New Russian recruits are being told to use sanitary products as first aid supplies, UK MOD says
- The UK's MOD said Russian conscripts are being told to use sanitary products as first aid.
- It follows video that appears to show a staffer instructing soldiers to use tampons to plug wounds.
- A Russian defense committee member said that all soldiers are adequately equipped.
Russian President Vladimir Putin's newest conscripts are being advised to pack sanitary products as a form of first aid, according to the UK's Ministry of Defence.
"Medical provision for Russian combat troops in Ukraine is probably growing worse," read a statement from the MOD on Friday.
"Some newly mobilized Russian reservists have been ordered to source their own combat first aid supplies, with the advice that female sanitary products are a cost-effective solution," it said.
Russia's Ministry of Defense did not immediately respond to Insider's request for comment.
However, Russian Defense Committee member Dmitry Perminov denied similar reports on Tuesday, telling Russian news site Podyum that "this is the first time" he hears that such items were being used in the army.
"The President said that all mobilized persons will be provided, equipped, trained, combat coordination and will be sent to perform tasks," he told the outlet.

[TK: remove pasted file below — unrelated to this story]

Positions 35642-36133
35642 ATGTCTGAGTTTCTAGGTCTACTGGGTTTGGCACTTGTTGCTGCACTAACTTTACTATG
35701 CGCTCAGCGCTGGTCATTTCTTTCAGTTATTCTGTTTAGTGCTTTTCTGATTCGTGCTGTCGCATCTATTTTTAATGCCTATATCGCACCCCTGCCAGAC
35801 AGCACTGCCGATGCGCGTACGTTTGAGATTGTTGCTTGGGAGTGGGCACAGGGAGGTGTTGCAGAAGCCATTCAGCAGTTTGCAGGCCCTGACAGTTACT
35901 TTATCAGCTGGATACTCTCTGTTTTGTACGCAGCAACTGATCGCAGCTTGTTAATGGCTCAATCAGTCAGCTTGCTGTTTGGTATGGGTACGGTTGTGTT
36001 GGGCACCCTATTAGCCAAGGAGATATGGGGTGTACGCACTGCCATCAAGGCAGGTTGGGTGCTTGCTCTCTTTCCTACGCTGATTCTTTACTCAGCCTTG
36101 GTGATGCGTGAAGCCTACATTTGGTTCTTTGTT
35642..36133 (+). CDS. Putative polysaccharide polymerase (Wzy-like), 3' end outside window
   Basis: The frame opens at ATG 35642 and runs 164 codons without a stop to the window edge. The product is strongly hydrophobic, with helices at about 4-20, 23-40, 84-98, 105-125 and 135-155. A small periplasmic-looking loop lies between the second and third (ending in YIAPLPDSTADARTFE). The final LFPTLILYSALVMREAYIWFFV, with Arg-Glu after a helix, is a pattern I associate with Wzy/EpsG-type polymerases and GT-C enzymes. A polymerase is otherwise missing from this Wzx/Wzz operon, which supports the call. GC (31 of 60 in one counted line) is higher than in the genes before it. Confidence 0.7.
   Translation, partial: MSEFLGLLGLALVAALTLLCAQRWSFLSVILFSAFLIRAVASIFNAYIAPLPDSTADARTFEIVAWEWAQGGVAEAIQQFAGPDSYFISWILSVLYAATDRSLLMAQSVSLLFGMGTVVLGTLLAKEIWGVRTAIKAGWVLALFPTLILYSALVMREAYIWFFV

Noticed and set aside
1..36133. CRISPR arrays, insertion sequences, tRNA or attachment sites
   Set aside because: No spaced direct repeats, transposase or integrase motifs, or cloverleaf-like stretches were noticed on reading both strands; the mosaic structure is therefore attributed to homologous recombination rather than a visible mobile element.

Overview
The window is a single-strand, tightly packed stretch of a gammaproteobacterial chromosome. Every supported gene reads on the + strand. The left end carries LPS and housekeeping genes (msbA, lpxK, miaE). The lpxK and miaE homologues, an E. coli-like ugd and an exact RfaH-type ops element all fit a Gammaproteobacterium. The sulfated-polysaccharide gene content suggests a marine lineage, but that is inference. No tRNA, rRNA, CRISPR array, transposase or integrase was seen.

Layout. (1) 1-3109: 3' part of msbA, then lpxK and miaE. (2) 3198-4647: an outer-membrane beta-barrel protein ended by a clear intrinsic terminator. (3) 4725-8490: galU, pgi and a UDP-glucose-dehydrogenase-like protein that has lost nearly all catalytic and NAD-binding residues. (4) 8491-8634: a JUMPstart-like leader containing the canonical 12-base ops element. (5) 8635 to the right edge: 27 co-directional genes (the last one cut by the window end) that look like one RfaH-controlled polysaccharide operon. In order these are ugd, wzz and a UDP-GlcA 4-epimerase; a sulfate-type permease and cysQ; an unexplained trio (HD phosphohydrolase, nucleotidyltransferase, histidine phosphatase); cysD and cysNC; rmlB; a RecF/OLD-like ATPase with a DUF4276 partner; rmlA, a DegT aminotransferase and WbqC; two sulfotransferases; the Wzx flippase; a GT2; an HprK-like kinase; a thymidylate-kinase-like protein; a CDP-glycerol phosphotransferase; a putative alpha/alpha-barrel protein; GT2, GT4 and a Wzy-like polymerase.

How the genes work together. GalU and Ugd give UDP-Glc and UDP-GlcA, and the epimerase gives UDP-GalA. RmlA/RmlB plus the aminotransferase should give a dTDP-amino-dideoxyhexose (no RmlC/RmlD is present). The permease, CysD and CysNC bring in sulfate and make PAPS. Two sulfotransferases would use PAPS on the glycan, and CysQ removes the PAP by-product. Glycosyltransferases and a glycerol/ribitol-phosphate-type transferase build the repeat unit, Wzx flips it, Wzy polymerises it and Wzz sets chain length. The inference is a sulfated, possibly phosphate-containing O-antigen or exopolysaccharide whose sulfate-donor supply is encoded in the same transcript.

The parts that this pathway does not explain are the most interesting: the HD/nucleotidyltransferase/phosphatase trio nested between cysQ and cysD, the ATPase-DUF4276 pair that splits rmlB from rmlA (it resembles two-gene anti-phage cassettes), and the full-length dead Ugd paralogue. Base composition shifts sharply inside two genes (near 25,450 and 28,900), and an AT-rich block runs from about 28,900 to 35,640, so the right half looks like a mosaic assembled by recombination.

According to independent Russian news site The Insider (which has no relationship to Insider), the denial came in reaction to video that circulated on Telegram.
The video showed a military staffer in Altai Krai, southern Russia advising recruits to "ask your wives, girlfriends or mothers for sanitary pads," The Insider reported.
"The cheapest pads, plus the cheapest tampons," she said, going on to explain that tampons could be used to plug bullet wounds.
She also advised them to buy their own hydrogen peroxide — a mild antiseptic — and tourniquets, per the video.
Insider was unable to independently confirm its authenticity.
On Friday, the UK's MOD said that first aid training for Russian troops is likely to be poor.
While some Russian soldiers have bought modern combat tourniquets, they "have stowed them on their equipment using cable ties, rather than with the Velcro provided — probably because such equipment is scarce and liable to be pilfered," the statement said.
This, the MOD said, would make the tourniquets much harder to use when they are needed.
Poor medical training is contributing to poor Russian morale on the field, the MOD statement said.
There have been frequent reports of low morale and inadequate supplies among Russian soldiers.
In mid-September, unverified audio files shared by Ukraine's Defense Intelligence appeared to reveal the thoughts of two soldiers, one of whom cursed out his commander and another who questioned why he was fighting at all.
Another call that Defense Intelligence said on Tuesday that it intercepted from a Russian soldier appeared to show him saying he would "pray for a wound" so that he could be sent home.Read the original article on Business Insider